Tour de Francestown: A bike ride through history
Inaugural event May 25 will raise money for repairs to historic meeting house; ride through several towns includes three levels
The inaugural Tour de Francestown is scheduled for May 25, and will raise money for renovations to the Old Meeting House. (Staff photo by Brandon Lawrence) Purchase photo reprints at Photo Finder »
FRANCESTOWN — Trustees of the Old Meeting House in Francestown have decided they want to get creative when it comes to raising funds to support renovations for the historic building.
On May 25, trustees will hold the inaugural Tour de Francestown bike ride, which will take cyclists through historic parts of the Monadnock region to help raise money for the Old Meeting House, which was constructed in 1803.
There are three levels of the ride — the half-century ride (53.8 miles), the quarter-century ride (30.7 miles), and the warm up (15.2 miles). Participants are encouraged to sign up based on their interests and stamina. This fundraiser isn’t a race, but rather a tour through neighboring towns and historic sites in the region.
The half-century ride will take cyclists through Mont Vernon, Milford, Lyndeborough, Greenfield, Peterborough, Hancock, and Bennington, then back to Francestown in front of the Old Meeting House. The other two rides are smaller variations that will go through area towns.
“One person said to me, ‘I don’t know how far I can go,’” Old Meeting House Trustees President Steve Griffin said in a phone interview Monday. “Well, this is not a race. You go as far as you can go.”
Cyclists can sign up for the event on Active.com, and then searching keyword “Francestown.” It’s a $25 sign-up fee, which includes lunch after the ride, a map of the route and historic buildings riders may want to note as they travel along.
Each ride starts at a different time, and participants are encouraged to arrive about a half an hour before their departure. The half-century ride starts at 9 a.m., the quarter-century begins at 10, and the warm up ride leaves at 10:30.
There is also a tour of the Old Meeting House after lunch for anyone who may be interested.
Old Meeting House trustee Roon Frost said in a phone interview Monday that the goal of the trustees’ fundraising efforts is to raise money while also appealing to a younger crowd that will hopefully get involved with the Old Meeting House.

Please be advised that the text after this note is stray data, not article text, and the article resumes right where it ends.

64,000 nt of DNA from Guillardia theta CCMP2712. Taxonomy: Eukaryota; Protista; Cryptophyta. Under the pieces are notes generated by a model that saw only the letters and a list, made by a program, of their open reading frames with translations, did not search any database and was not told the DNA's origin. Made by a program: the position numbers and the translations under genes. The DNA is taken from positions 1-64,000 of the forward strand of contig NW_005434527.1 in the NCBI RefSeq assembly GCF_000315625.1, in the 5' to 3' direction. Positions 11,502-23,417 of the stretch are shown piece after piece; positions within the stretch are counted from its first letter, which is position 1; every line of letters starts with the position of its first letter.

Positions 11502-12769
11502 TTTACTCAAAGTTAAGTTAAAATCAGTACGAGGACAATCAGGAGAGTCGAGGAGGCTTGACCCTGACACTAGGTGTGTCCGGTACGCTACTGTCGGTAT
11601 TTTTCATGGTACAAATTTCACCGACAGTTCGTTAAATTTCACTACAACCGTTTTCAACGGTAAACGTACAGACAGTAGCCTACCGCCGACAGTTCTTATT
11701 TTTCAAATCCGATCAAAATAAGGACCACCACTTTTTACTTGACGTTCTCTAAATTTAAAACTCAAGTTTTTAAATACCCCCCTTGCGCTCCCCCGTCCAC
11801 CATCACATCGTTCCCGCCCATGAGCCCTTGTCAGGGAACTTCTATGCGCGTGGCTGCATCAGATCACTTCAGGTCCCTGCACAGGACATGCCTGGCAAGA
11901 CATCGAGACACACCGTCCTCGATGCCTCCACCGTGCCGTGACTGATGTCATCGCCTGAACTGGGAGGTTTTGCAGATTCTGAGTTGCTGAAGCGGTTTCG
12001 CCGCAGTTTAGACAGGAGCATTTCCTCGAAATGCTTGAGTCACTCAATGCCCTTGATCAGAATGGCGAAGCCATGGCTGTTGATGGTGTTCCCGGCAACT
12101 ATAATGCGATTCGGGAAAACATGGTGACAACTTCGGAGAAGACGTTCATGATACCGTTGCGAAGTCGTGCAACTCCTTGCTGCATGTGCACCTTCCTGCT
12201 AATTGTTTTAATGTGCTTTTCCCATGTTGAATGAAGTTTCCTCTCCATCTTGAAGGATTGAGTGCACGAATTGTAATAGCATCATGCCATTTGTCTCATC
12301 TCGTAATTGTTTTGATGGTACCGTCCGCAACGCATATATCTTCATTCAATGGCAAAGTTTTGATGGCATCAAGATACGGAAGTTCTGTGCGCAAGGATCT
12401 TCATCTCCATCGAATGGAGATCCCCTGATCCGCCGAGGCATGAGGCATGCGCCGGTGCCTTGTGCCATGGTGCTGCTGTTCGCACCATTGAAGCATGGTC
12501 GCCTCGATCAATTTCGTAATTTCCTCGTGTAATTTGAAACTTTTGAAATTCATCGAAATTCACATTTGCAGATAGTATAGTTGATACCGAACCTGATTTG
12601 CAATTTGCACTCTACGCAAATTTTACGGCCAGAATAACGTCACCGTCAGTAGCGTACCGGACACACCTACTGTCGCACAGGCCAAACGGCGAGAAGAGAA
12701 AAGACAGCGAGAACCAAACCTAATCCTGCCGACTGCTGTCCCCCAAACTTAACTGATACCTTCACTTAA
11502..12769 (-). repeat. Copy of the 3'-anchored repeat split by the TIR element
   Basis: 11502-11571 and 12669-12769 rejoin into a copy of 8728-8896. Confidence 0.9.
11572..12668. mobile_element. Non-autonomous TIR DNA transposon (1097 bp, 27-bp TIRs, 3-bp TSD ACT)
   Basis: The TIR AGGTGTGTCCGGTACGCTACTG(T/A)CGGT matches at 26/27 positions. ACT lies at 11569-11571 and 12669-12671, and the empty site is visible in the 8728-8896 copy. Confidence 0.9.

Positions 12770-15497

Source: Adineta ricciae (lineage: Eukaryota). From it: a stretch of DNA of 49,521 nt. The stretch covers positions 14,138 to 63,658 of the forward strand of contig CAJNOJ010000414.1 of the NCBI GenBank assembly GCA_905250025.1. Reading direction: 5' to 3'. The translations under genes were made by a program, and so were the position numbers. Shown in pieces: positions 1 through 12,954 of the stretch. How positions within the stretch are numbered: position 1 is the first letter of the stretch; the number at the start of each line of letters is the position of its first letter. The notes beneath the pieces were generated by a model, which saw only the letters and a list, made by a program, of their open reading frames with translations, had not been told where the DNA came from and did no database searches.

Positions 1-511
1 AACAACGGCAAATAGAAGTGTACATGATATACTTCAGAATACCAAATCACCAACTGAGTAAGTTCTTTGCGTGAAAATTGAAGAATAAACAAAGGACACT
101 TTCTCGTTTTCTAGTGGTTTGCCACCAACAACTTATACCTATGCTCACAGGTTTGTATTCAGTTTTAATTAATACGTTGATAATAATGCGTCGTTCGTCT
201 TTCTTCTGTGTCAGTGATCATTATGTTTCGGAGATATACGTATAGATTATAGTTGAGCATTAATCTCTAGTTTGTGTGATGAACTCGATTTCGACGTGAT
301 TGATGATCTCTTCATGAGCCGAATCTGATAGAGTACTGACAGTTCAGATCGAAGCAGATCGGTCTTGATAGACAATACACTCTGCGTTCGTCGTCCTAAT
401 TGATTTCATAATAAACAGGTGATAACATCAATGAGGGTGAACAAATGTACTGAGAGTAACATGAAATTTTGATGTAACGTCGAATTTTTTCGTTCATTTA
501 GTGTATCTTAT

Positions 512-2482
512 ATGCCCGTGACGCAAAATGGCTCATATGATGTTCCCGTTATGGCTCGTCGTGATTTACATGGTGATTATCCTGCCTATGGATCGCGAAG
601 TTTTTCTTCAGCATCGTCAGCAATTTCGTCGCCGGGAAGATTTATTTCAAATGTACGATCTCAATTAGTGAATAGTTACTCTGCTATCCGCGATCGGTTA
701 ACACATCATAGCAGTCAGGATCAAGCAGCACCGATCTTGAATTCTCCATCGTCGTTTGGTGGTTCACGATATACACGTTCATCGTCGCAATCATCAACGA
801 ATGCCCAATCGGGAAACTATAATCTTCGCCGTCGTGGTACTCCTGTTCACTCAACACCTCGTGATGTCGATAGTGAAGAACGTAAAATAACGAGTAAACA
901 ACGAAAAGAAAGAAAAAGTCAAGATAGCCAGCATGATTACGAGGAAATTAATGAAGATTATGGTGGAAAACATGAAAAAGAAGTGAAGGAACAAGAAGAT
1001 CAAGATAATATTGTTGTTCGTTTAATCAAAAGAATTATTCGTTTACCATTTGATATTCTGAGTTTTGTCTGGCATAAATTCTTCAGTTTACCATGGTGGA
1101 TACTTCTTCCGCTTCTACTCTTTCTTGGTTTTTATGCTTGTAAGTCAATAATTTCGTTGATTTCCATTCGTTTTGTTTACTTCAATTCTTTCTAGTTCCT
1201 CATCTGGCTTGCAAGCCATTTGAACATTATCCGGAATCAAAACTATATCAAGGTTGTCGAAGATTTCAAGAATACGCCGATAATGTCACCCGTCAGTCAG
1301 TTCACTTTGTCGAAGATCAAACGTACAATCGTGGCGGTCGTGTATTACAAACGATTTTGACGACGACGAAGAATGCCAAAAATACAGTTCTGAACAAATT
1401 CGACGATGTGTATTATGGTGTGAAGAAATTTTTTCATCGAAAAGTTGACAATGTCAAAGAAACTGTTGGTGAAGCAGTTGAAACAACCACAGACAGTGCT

“We’ve been trying to come up with new, innovative events to raise money,” Frost said. “This was just a new venture for us, trying to get people involved.”
Since cyclists can be of all ages, Frost said the Tour de Francestown is a perfect way to disperse interest among a diverse crowd.
Since the Old Meeting House is a non-profit organization, the town does not provide any money for its upkeep. So the trustees are responsible for raising the money necessary for renovations.
The current trustees developed a five-year Capital Fund Drive, with a goal of $70,000 in mind at the end of that time period. The $70,000 would cover the costs of installing an energy-efficient furnace, replacing windows, and other repairs that may need to be made in the near future.
The building was constructed in 1803, and cost just over $5,000 to complete. The meeting house has been on the National Register of Historic Places since 1999, and is still being used for several events during the warmer months. Frost said that one of the goals is to use the meeting house for Town Meeting, but the problem now is the lack of heating.
“We’ve had weddings there during the winter, but someone has to pay for heat,” Frost said.
There is a whole list of fundraiser activities planned for the next several months. Frost said that musician Matt Savage, who grew up in Francestown, will perform on June 1. Savage attended Berklee College of Music and has released numerous jazz albums.
Griffin said about a dozen people have signed up for the event so far, but trustees are hoping to have a better turnout by the day of the event.
“As a board we felt we needed to do something besides just ask for money,” Griffin said. “If it goes well, we’ll keep doing it in future years. It’s a good time to come out, warm up and go through the countryside.”
Cyclists are encouraged to sign up by May 22, so they will be guaranteed to receive a map of the routes, lunch and the feedbag. But people can still sign up the day of the event as well.
“We just invite people to come out and have a good time,” Griffin said.